Perhaps the mainstream media have come to the realization that after decades of end-of-the-world predictions and oversaturation coverage, during which time global temperatures have barely budged, the public has stopped paying attention.
This week, the southwest was hit with an earth-scorching heat wave, with temperatures well above 100 in some areas. Normally that would cause every news organization to trot out “global warming is killing us” stories. But not this time. Maybe they’ve caught on to the fact that the public has tuned out.
It wasn’t long ago when the mainstream press took every opportunity, no matter how weak the connection, to blame bad things on global warming. So far, at least, we haven’t found one major story using the heat wave gripping the southwest to sound the alarm about global warming.
This lack of alarmism has not gone unnoticed.
Writing at the New Republic this week, Emily Atkin complained that despite record-breaking heat and a wildfire season that, she says, is already worse than usual, “there’s no climate connection to be found in much news coverage, even in historically climate-conscious outlets like NPR and The New York Times.”
When Atkin contacted NPR for an explanation, the network’s science editor said “You don’t just want to be throwing around, ‘This is due to climate change, that is due to climate change.'”
Also this week, Chris Hayes of the uber-liberal MSNBC responded to a complaint on Twitter that his network wasn’t clanging the global warming alarm bells loudly enough or regularly enough with this tweet:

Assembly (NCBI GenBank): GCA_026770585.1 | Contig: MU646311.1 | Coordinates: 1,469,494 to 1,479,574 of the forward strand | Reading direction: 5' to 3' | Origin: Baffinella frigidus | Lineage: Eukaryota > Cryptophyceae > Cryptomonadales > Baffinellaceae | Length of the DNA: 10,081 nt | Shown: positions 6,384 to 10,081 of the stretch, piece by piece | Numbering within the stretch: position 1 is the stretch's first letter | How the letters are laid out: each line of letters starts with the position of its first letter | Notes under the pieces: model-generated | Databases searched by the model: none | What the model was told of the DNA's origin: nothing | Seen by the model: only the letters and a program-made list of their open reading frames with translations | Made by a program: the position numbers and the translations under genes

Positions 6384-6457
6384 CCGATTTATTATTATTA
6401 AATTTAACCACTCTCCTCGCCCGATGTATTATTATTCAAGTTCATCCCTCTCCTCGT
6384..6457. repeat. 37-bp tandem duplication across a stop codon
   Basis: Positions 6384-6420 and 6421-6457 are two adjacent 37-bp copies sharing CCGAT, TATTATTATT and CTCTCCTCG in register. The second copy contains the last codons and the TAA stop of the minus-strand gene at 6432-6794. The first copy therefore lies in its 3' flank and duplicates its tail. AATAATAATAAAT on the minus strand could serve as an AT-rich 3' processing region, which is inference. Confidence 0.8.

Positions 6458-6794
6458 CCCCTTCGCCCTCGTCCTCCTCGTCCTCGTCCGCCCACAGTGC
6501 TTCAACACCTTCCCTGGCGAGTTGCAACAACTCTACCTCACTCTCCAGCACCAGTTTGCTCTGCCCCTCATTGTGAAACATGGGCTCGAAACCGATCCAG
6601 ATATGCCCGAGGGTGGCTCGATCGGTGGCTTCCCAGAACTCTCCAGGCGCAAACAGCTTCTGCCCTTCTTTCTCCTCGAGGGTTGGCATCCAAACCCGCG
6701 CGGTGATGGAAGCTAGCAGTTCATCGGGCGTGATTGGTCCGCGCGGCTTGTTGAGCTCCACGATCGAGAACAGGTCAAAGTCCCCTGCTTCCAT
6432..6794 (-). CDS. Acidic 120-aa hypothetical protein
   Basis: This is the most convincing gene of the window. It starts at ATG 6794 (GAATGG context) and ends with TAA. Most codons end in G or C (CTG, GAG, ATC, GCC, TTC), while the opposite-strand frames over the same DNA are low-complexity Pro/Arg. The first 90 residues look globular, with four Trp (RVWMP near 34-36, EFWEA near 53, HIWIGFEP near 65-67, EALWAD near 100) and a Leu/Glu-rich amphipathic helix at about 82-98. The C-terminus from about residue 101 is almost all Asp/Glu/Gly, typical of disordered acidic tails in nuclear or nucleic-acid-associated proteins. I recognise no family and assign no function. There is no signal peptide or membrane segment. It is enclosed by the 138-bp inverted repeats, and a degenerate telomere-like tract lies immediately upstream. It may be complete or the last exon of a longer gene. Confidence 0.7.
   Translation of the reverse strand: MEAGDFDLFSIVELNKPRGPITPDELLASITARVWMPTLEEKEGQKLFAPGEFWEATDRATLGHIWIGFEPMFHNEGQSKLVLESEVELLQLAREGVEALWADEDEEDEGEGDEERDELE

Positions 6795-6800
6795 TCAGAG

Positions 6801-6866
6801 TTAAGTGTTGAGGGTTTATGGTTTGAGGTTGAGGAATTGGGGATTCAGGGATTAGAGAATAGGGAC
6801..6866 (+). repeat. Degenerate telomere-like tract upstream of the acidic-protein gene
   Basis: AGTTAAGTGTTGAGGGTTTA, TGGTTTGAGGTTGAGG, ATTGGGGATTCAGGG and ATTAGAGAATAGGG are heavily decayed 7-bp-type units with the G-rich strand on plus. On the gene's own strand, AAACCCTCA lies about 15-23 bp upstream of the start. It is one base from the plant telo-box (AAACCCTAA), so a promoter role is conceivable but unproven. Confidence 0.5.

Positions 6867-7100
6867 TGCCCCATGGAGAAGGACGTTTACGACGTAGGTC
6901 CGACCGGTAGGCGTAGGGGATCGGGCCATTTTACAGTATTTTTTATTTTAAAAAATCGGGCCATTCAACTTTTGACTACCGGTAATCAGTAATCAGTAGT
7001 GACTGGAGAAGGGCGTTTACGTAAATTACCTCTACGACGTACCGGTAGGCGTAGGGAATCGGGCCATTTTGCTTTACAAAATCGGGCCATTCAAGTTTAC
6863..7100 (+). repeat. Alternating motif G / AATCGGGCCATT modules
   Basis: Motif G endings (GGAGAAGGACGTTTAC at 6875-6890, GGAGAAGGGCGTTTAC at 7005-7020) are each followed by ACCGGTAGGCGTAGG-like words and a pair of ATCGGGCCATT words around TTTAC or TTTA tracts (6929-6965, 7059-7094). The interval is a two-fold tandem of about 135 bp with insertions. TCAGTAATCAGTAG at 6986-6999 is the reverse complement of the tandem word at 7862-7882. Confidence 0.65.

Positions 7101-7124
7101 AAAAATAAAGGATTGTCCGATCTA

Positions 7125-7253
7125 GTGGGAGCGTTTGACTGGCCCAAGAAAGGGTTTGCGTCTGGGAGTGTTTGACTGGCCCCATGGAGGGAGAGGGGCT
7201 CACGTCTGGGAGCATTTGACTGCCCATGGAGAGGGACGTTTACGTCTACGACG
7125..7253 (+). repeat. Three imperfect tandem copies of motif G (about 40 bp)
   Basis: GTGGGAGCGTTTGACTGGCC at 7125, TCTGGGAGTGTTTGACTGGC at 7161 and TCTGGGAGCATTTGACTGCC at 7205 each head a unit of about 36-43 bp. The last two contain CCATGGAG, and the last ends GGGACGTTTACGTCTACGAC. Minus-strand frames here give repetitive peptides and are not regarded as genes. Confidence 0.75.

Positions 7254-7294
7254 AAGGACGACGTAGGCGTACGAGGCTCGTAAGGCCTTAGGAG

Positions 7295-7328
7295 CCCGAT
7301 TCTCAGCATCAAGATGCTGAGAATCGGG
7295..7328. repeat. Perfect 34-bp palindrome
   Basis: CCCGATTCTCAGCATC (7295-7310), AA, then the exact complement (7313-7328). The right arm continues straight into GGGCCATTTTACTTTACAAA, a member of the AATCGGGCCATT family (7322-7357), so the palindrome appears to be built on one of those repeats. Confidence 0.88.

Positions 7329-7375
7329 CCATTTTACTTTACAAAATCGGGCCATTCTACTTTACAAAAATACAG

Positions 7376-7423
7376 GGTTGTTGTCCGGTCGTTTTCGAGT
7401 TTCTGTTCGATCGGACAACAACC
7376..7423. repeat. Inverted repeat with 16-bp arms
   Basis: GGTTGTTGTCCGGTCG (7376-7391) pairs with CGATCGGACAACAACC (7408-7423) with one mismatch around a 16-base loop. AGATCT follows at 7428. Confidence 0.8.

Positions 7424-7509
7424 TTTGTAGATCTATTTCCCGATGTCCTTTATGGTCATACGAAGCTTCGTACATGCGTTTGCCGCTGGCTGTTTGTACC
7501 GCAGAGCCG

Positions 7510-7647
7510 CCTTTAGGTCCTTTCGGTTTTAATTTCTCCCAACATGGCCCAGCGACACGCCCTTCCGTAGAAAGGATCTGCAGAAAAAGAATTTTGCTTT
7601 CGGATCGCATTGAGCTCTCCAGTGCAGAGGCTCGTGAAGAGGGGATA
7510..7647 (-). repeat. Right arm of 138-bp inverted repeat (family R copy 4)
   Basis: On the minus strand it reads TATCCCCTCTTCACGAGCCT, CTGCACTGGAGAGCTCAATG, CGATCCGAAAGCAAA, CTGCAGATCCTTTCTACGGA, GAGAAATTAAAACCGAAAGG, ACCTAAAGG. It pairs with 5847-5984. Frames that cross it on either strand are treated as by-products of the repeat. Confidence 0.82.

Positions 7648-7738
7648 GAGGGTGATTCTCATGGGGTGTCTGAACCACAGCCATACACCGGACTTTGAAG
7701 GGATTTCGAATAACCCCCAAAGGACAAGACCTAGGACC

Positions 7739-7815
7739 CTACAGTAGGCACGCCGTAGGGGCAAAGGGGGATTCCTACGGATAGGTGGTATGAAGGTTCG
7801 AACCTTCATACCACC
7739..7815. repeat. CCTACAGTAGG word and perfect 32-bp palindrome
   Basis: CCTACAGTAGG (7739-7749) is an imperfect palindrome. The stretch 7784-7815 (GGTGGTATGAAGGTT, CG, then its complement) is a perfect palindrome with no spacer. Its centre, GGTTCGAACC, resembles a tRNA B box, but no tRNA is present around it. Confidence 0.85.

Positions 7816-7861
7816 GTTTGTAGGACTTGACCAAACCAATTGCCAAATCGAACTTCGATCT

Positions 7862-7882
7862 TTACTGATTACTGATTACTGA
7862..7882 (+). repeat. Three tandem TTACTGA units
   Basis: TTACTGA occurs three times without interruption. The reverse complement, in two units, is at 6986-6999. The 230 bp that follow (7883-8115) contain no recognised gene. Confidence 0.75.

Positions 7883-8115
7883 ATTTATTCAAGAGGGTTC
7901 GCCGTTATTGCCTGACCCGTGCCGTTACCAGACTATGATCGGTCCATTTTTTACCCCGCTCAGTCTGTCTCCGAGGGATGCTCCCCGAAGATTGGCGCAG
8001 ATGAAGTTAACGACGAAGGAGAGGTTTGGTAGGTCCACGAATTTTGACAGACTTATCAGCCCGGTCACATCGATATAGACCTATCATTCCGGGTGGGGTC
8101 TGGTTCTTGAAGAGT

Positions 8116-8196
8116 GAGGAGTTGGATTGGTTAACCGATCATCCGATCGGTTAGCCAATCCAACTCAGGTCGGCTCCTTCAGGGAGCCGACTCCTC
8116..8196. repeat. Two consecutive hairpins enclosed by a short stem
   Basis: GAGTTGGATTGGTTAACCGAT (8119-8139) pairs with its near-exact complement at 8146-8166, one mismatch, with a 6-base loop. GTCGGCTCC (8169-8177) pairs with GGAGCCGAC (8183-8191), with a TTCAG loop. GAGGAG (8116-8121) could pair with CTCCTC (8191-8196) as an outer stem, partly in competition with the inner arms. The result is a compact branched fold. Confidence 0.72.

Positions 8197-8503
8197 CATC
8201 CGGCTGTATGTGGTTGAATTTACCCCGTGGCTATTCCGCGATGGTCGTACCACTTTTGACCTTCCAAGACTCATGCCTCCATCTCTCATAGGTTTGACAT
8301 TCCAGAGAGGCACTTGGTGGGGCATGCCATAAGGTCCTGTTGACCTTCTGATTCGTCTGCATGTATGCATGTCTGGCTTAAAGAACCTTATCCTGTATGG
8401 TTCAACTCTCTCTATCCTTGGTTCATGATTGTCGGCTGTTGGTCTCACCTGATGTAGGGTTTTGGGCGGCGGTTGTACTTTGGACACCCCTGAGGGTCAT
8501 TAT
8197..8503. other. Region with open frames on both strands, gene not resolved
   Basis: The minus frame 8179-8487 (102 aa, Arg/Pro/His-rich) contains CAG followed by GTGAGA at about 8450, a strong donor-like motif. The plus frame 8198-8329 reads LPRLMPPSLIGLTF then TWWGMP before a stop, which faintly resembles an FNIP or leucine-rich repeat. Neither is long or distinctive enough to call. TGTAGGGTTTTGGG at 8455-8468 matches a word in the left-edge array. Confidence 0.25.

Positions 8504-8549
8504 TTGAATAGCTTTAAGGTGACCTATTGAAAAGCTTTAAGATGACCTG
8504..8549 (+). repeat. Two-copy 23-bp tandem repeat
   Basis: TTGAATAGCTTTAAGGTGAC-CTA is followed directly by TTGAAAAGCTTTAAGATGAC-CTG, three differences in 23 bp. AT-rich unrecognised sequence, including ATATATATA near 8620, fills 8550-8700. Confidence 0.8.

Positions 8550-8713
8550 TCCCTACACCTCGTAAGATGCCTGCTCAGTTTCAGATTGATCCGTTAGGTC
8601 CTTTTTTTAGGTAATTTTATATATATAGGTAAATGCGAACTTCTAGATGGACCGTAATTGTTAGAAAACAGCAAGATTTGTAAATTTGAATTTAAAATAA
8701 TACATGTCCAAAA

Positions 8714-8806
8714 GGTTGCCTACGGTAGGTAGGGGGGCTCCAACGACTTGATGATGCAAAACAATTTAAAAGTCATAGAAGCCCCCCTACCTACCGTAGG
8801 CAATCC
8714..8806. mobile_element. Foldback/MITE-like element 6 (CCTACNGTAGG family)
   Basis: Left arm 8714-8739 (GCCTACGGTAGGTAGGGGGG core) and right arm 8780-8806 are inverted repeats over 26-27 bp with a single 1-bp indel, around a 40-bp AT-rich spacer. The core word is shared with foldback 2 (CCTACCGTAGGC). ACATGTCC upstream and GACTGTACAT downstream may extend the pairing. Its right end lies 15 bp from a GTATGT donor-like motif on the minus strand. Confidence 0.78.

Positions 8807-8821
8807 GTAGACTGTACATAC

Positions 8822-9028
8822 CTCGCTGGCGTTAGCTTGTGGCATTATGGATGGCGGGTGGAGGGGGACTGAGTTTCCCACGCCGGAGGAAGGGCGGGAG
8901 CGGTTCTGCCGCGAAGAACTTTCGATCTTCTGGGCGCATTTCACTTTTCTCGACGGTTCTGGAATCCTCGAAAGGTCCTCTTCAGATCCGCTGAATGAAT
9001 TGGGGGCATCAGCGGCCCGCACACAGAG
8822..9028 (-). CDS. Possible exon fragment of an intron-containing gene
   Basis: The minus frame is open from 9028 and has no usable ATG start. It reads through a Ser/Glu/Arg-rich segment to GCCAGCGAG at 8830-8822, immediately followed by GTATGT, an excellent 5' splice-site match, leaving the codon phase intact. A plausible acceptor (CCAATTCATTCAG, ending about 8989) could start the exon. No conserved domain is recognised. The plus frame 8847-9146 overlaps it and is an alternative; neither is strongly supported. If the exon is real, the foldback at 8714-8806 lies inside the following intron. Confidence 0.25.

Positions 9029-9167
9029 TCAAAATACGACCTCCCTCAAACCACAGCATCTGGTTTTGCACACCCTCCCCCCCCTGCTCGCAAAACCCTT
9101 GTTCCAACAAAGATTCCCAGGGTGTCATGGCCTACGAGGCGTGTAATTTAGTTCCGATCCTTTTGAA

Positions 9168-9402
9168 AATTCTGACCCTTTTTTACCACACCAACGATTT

“every single time we’ve covered it’s been a palpable ratings killer. so the incentives are not great.”
So why this sudden outburst of common sense among the mainstream press?
Perhaps they’ve come to the realization that after decades of end-of-the-world predictions and oversaturation coverage, during which time global temperatures have barely budged, the public has stopped paying attention. You can only predict the end of the world so many times, after all, before people start to get skeptical.
The attempts by scientists and environmental activists to blame everything on global warming has probably increased public skepticism as well. Case in point is a video running on the Weather Channel app about a study that claims to have found a link between suicides and climate change. Even an uninformed public will start to question the validity of all these wild claims.
The public may also have noticed that the most vocal preachers of climate change doom — Al Gore, Leonardo DiCaprio, etc. — don’t act like there’s any crisis whatsoever. They still own huge energy sucking mansions and party on massive gas guzzling yachts.
They aren’t the only global warming hypocrites. A survey earlier this year by researchers at the University of Michigan and Cornell University found that those who said they were “highly concerned” about global warming were the least likely to take individual action. Skeptics were more likely to do the things the alarmist demand: recycle, use public transportation and so forth.
How big a crisis can climate change be if those who scream the loudest about it can’t be bothered to change their own behavior?
Whatever the cause of the climate ennui, it’s clear that years of proselytizing about the “existential threat” posed by a warmer planet has failed to win many converts.
In fact, a recent Gallup survey asked people to name the most important problems facing the country today. Neither “climate change” nor “global warming” even showed up on the list of more than 45 items. Just 2% named “environment/pollution.”